HOUSTON FIRE DEPTARTMENT Chief: Phil Boriskie Personnel: 3,877 career firefighters Apparatus: 87 engines, 37 ladders (including three towers), one heavy rescue, two tactical rescues, three air cascade units, plus fully integrated EMS operations, a Hazardous Materials Response Team and ARFF...
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The smoke billowing from the apartment building obscured any visibility on the roof, so an early plan to cut a trench across the width of the building had to be abandoned simply because the smoke was too thick to make it even a remotely safe task. As Ladders 51 and 76 and Tower 69 operated aerial pipes into the fire, a third alarm was struck. When the additional manpower arrived, crews were given needed relief. Periodically, the pipes were turned off and additional attempts were made to attack the fire from underneath. Eventually, however, the fire marched through the full length of the cockloft and third floor.
This fire presented far more problems than those in a typical apartment fire, but nearly all were problems commonly encountered by fire departments across the country, just not all at once. As the fire building was more than two decades old, built under different codes than those in effect today, it possessed undesirable features that hampered firefighting efforts. A similar building built today in Houston would be required to have sprinklers throughout, attic separations and standpipes, giving firefighters several advantages. The added set of circumstances unique to this fire â€” remote location, several normal companies not available, and life and fire extension problems immediately present â€” all combined to give first-in units an almost unbearable set of problems, but command focused on the key priorities and, as a result, no lives were lost.
Key points and lessons learned from this fire include:
With limited resources, perform search, rescue, and exposure protection first
Back crews out of fires when major safety concerns arise
Get additional resources on the way early
Rehab firefighters frequently when smoke and high heat are taking their toll
Position apparatus, especially aerials, where they will benefit most
Consider trench cuts on long roofs with open cocklofts
Tuesday, June 13, 2006
Winfield II Condominiums
4:16 P.M.: Box â€” Engines 68, 10, 82 and 51; Ladders 76 and 51; District Chiefs 68 and 83; Ambulance 10; Squad 68; and Safety 2.
4:22: Special â€” Engines 73 and 69; and Rescue 10 (added for life hazard).
4:25: 1-11 â€” Engine 83; Tower 69; District Chief 28; and Cascade 2.
4:32: 2-11 â€” Engines 60, 48, 28 and 75; Ladders 28 and 75; District Chiefs 21 and 59; Rescue 11; Safety 15; Cascade 23; Rehab 17; EMS Captain 57; Command Van 11; and Shift Commander 27.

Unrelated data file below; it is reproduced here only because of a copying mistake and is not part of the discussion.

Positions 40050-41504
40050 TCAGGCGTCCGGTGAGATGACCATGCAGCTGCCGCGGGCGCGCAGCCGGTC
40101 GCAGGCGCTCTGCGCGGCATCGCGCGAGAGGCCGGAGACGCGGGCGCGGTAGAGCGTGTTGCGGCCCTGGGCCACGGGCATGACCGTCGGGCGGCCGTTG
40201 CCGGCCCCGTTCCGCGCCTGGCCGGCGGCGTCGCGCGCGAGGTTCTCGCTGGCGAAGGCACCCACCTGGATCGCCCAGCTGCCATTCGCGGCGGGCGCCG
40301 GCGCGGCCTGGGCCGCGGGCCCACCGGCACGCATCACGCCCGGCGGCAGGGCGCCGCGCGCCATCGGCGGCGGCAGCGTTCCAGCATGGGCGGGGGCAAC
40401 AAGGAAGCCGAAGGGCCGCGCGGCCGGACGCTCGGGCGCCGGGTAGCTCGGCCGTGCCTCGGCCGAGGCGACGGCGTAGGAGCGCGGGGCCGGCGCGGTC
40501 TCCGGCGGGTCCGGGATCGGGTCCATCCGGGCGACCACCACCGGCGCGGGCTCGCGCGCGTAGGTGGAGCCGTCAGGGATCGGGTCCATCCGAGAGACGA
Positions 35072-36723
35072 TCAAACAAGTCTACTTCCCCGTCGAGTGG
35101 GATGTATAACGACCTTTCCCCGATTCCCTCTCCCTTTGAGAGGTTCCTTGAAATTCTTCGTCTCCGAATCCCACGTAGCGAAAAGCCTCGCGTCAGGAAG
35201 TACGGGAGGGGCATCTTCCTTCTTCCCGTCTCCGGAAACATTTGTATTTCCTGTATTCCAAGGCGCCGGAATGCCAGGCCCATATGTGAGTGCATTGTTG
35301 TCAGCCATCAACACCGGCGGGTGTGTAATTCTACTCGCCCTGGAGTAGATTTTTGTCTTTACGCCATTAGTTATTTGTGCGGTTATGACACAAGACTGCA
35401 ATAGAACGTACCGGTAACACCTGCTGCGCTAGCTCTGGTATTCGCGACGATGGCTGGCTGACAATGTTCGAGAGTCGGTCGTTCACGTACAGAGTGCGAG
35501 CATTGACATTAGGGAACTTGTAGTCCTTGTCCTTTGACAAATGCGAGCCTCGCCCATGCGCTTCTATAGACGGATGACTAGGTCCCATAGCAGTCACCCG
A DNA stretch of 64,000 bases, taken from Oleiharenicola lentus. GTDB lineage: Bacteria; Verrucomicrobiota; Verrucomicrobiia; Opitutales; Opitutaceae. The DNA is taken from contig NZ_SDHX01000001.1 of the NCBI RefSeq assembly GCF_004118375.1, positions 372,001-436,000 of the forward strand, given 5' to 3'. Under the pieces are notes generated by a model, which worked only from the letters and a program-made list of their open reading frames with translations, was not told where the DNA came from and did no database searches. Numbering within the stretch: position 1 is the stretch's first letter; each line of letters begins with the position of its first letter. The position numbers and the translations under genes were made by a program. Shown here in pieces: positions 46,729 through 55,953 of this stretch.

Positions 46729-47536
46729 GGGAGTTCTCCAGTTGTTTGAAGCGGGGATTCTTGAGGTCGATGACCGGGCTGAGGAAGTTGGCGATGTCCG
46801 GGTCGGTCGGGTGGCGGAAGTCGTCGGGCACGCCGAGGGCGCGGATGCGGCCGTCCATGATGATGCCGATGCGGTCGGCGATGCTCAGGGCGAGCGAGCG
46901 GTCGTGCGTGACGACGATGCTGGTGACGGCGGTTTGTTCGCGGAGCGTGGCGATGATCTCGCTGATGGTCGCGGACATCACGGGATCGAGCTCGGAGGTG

5:03: 3-11 â€” Engines 70, 35, 78 and 508; Ladders 16 and 21; District Chiefs 78 and 5; EMS Captain 2; and EMS Chief 11.
6:11: 4-11 â€” Engines 77, 43, 13 and 37; Ladders 26 and 18; and District Chiefs 8 and 6.
7:42: â€” Under control (three hours, 26 minutes).
Strategies & Tactics Reinforced
Recognize specific risks associated with certain types of older apartment structures, especially life-safety concerns in non-sprinklered buildings with interior hallways as well as containment concerns in buildings with wood exteriors and open attics or cocklofts. Summon additional resources quickly when any of these risks are present at a fire.
When limited resources are on hand, search, rescue and exposure control trump all other concerns. Containing fire movement within the original structure may need to be sacrificed until these first priorities are addressed.
As firefighter safety trumps all other concerns on the fire ground, when explosions from unknown sources occur during a fire, back crews out of the fight until the danger can be thoroughly assessed, even if it temporarily means having to let the fire grow larger. Account for all personnel on scene after such evacuation orders.
Summer heat and humidity can sap firefighter strength quickly, even among the most seasoned crews, especially those doing labor-intensive tasks. Summon additional help early when even just the potential for a tough firefight exists. Rotate interior crews frequently when they are subjected to such adverse conditions.
Be cognizant of the potential for commuter rush hours to have major impacts on response times of additional resources, especially when most units will have to use a high-volume road or highway to get to the scene.
In major apartment fires, position apparatus carefully for maximum efficiency and exposure protection, combining, if possible, the sometimes mutually exclusive goals of staying out of a collapse zone while allowing for other apparatus to pass. Take extra time to position rear-mount aerial devices so that aerials are directed behind rear wheels. This often results in a higher vehicle stability, sufficient stream reach, and much less danger from radiant heat or structural collapse.